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View: The real villain of Republic Day chaos


Who was responsible for the Republic Day tractor rally turning violent? We may get to know, or we may not. Who was responsible for hoisting that pennant on a Red Fort flagpole, thereby creating a disquieting and disturbing moment when a symbol of religiosity that had been hijacked in the past by dangerous extremists flew on a national monument? We may get to know, or we may not.

What was responsible for the agitation turning into, first, a tractor parade of hardliners not interested in any compromise and, second, into this violent mess? We do know.The long and dangerous — because the state shares a border with Pakistan —economic decline of Punjab. In misleading media shorthand, what’s been happening since three laws on farm trade liberalisation passed is focused farmers’ agitation. In reality, it’s Punjab’s long-simmering frustration finding an outlet. This is not just a matter of Punjab farmers being the dominant constituent in the protest. It’s also about how the two-month-long agitation has become a stage on which inchoate anger of a once-rich state can be on display.

These days, as former PM’s economic advisory council member Shamika Ravi wrote last month, the average Haryanvi is 1.5 times richer than the average Punjabi. As surprising as that may seem to most, that’s just the headline figure.

Punjab’s multidimensional decline is shocking for a state that used to boast of prosperity. Ravi makes the point effectively. In unemployment, substance abuse and mental illness prevalence, the state ranks far higher than the national average. In access to public health, it ranks substantially lower. Not just Haryana, other smaller states like Himachal Pradesh and Kerala have had faster per-capita income growth.

Add to this: Punjab’s agriculture production system has lost both its productive shine, and its importance to national food security. Its once vaunted industrial belts of Jalandhar and Ludhiana are rusting. And free power for farmers means industrial firms already in trouble have to pay dearly for power.

Migrant labour does the dirty work on farms. Industrial employment is not a viable option for educated young Punjabis. And since not everyone can be sent to Canada, the pool of the frustrated has been expanding alarmingly.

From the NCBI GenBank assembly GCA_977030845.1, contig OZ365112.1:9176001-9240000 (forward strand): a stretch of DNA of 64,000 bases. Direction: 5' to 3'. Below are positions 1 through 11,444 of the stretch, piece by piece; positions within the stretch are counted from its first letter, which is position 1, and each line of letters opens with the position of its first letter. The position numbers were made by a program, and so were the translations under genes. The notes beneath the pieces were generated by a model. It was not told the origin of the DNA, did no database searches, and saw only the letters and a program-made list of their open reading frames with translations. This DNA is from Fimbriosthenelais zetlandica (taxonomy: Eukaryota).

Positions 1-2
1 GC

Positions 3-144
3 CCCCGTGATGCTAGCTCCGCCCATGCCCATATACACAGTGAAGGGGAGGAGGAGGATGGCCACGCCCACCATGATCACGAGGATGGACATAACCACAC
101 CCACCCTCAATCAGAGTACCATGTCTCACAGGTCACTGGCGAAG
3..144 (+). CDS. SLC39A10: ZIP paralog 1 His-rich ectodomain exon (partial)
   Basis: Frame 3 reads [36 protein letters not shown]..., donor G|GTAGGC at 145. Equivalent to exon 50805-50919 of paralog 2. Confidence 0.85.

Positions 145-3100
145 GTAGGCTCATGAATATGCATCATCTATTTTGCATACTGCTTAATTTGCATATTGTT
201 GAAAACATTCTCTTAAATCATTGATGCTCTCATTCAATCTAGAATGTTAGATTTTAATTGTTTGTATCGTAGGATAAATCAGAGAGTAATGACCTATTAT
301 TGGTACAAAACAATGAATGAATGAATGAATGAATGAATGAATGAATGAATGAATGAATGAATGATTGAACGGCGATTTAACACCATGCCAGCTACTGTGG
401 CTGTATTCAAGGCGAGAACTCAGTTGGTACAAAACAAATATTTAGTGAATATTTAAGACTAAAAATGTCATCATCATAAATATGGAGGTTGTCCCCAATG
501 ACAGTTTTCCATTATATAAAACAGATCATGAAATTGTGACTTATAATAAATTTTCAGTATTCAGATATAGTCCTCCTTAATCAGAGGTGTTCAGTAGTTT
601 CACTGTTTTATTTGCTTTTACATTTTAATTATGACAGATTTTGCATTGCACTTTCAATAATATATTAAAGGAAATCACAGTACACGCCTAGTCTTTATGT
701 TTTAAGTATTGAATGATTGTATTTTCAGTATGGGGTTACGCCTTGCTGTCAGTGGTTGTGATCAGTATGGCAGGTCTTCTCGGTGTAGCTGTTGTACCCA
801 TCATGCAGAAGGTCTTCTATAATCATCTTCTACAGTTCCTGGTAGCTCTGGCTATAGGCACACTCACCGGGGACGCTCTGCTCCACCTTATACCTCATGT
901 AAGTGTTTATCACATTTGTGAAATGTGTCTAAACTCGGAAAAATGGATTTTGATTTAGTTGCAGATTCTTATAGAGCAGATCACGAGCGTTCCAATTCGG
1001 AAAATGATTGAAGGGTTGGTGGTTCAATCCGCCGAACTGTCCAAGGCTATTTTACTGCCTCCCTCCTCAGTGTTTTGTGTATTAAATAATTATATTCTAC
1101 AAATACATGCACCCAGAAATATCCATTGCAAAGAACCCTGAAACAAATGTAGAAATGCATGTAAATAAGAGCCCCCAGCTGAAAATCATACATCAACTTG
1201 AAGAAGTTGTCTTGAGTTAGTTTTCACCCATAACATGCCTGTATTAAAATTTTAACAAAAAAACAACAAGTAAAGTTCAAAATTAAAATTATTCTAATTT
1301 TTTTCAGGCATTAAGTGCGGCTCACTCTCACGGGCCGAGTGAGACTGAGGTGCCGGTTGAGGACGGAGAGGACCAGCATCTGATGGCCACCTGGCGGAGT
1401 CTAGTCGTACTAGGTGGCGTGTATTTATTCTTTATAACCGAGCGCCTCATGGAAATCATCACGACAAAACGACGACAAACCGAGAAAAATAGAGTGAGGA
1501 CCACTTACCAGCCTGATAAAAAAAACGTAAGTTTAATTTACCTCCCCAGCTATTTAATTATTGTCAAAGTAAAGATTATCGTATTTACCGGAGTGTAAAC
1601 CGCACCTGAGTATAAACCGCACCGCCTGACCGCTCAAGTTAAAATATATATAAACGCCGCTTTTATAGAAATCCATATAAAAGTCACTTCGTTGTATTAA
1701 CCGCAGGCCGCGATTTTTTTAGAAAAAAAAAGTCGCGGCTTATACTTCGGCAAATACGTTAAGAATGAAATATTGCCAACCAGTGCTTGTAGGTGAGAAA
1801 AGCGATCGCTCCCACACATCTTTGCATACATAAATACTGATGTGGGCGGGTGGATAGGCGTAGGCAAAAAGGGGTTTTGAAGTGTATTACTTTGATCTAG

And the tadka on this volatile social and economic mix is the spectacular indebtedness of Punjab, the worst among all Indian states. One out of every five rupees in state revenue goes to service interest on loans. Both Akali-BJP and Congress have treated the state budget as SUV-driving, party-hopping sons treat their rich daddies’ credit cards in some parts of the National Capital Region. Result? The state’s capacity to fiscally address its economic crisis is severely limited. It’s entirely fitting, of course, that this parlous state of state finances is thanks mainly due to successive governments’ utterly irresponsible munificence to farmers, via zero tariff electricity and periodic farm loan waivers.

BJP’s three farm laws came in this backdrop. The essential logic of these reforms is inarguable — ever-rising State-guaranteed prices for cereals are highly distortionary and can’t be sustained. Critics who agree with this pointed out laws’ provisions like denying farmers the right to legal recourse — a near-unconstitutional step. That can, however, be amended. What can’t be, and where the Centre misjudged the situation tactically, is that a longer attempt at consultation should have preceded the laws, knowing that Punjab’s farmers and its unemployed young, many of whom depend on farm incomes to finance their emigration plans, would likely respond to change as all those caught in long-term economic decline do.

That’s why it’s correct but irrelevant, in the context of Punjabi farmers’ agitation, to say only 6% of agriculturalists in India depend on minimum support prices (MSP) and the rest sell to markets anyway. Punjab is the hotbed of that 6%.

It’s also correct but irrelevant to say Punjab’s farmers should switch from cereals to crops that fetch higher market value. The Green Revolution led wheat and paddy production system, coddled by years of fixed-price selling and encouraged by governments carrying memories of food shortage, has created a class of wealthy agriculturalists who think the State must always genuflect before the tractor. The patience and cleverness needed to nudge such a social and economic system to start thinking of change was missing from the Centre’s otherwise smart farm reform. There’s hope, though. The two-year window offered by GoI can be used to do what was needed to be done earlier.

The million bales of gehu question, though, is whether those leading Punjab’s farmers will be embarrassed enough by the Republic Day violence and take a softer and smarter line, or whether they reckon the State has to be beaten back and forced to keep supporting an irrational production system. Chances that it will be the latter are reinforced by the larger context of the protest: a once-rich state inexorably sliding into an economic crisis.





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